Abstract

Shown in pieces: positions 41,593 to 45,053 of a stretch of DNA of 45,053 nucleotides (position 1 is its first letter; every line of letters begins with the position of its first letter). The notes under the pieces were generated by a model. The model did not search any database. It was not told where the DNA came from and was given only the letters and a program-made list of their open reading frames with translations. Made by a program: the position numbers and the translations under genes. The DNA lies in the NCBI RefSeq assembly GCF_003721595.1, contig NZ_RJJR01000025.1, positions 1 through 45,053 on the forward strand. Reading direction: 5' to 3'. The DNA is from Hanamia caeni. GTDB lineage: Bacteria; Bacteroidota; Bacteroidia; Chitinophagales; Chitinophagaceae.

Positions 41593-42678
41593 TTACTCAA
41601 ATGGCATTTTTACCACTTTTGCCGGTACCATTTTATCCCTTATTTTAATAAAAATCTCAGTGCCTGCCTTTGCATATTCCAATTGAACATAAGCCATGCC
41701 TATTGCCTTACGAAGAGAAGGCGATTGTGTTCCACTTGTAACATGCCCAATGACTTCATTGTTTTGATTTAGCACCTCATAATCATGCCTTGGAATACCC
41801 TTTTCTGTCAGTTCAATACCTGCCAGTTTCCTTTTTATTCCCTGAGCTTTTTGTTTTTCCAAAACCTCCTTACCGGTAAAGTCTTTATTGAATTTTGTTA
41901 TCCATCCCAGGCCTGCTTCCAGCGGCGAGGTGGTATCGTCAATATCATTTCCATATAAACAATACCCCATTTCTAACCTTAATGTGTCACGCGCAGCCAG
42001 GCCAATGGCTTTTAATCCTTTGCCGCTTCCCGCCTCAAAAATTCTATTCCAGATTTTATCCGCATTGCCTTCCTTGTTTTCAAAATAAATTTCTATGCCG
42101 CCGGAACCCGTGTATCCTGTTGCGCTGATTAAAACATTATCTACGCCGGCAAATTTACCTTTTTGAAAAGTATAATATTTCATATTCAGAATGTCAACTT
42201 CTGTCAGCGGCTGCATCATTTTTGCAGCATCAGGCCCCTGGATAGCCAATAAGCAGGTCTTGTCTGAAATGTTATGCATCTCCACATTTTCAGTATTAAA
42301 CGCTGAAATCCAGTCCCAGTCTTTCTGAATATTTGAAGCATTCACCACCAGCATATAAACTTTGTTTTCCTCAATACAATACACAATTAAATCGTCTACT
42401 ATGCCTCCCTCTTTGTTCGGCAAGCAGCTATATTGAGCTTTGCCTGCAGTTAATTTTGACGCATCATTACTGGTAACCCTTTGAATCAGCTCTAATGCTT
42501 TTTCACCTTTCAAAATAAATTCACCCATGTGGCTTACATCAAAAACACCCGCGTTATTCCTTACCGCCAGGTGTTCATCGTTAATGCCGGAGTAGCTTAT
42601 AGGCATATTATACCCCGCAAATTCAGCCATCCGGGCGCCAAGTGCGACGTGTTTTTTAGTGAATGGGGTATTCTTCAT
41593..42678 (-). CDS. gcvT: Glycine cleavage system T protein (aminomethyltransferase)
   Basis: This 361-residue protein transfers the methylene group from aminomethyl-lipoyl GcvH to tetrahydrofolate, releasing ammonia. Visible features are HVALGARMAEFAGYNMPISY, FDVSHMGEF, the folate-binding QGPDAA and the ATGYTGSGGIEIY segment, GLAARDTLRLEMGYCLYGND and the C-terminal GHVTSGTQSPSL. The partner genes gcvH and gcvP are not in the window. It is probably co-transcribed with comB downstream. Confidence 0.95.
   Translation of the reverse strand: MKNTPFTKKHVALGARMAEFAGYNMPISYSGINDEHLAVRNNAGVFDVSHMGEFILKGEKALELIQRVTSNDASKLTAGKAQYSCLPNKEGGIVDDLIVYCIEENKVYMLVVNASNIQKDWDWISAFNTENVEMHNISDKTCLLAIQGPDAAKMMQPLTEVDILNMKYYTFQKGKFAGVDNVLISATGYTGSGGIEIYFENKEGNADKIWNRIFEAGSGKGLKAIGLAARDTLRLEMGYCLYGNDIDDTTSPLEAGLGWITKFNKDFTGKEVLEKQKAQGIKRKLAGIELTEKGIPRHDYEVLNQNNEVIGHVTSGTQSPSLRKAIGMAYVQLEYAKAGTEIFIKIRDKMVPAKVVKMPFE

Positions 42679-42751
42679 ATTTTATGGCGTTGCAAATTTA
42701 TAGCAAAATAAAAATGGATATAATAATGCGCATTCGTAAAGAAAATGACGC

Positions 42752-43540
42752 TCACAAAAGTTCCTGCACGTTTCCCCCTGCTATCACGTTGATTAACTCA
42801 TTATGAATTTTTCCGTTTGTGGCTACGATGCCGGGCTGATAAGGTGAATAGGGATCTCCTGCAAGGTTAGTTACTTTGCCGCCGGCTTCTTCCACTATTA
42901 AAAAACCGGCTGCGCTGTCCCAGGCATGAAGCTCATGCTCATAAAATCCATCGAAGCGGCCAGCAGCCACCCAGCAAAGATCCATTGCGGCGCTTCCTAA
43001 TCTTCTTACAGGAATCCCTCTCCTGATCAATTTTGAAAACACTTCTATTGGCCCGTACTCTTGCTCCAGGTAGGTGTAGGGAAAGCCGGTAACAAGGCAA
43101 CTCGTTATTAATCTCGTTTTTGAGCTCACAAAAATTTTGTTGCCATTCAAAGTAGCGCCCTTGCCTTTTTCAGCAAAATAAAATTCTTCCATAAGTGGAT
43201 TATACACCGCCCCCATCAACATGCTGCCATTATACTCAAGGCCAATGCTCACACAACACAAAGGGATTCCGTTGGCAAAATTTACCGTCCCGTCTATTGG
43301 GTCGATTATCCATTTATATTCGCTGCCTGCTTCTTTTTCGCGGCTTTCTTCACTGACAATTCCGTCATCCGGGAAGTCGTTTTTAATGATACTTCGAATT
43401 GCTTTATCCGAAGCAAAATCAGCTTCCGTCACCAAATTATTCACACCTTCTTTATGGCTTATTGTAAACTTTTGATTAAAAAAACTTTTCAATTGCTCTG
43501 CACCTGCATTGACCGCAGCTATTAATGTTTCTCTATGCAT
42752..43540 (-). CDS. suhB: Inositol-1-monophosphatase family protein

Uphill-facing scarps are examined, at Affliction Creek, a glacierized area within the Meager Creek Volcanic Complex of southwest British Columbia. Scarps occur directly downslope of tension cracks and are considered to have developed from a combination of (1) antithetic movement between partly toppled slices of rock, defined by a master joint set dipping into the slope; and (2) erosion of the upslope face of each tension crack, leaving the downslope face prominent as an antislope scarp. A kinematic test for toppling failure is described. Glacial erosion and rapid glacial downwasting are probable causes of toppling. Lichenometric data indicate significant scarp development since Affliction Glacier attained its maximum Neoglacial dimensions about 140 yr ago. Dilatancy is cited as a possible mechanism for scarp stabilization.

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